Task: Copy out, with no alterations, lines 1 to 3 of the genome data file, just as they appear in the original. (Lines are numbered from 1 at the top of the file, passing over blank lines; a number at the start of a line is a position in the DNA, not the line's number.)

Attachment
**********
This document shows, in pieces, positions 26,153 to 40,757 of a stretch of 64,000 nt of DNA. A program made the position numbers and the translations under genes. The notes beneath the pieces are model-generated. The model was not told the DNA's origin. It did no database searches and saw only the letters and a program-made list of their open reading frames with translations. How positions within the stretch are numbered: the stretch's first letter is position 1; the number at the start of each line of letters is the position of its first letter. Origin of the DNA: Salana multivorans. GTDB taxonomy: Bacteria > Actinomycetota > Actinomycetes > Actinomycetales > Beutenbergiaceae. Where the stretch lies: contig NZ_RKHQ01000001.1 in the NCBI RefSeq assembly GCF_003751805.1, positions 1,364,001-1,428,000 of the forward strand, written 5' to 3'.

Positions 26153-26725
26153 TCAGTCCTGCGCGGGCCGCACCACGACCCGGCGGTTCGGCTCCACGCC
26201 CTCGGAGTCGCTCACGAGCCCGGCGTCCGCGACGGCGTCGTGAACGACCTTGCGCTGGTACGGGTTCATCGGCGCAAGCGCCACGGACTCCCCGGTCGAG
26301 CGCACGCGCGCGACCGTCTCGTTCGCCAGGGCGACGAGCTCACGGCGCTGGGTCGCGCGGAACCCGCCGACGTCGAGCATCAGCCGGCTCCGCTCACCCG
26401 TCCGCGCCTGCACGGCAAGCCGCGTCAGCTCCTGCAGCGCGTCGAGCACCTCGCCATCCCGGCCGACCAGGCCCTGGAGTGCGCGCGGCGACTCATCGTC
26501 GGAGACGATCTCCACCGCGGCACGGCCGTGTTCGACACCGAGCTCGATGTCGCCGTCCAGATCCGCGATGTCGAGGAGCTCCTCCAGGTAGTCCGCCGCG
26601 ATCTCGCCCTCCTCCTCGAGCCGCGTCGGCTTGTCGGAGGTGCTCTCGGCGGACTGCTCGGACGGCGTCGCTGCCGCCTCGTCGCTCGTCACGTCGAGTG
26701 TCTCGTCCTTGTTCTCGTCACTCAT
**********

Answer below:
This document shows, in pieces, positions 26,153 to 40,757 of a stretch of 64,000 nt of DNA. A program made the position numbers and the translations under genes. The notes beneath the pieces are model-generated. The model was not told the DNA's origin. It did no database searches and saw only the letters and a program-made list of their open reading frames with translations. How positions within the stretch are numbered: the stretch's first letter is position 1; the number at the start of each line of letters is the position of its first letter. Origin of the DNA: Salana multivorans. GTDB taxonomy: Bacteria > Actinomycetota > Actinomycetes > Actinomycetales > Beutenbergiaceae. Where the stretch lies: contig NZ_RKHQ01000001.1 in the NCBI RefSeq assembly GCF_003751805.1, positions 1,364,001-1,428,000 of the forward strand, written 5' to 3'.

Positions 26153-26725
26153 TCAGTCCTGCGCGGGCCGCACCACGACCCGGCGGTTCGGCTCCACGCC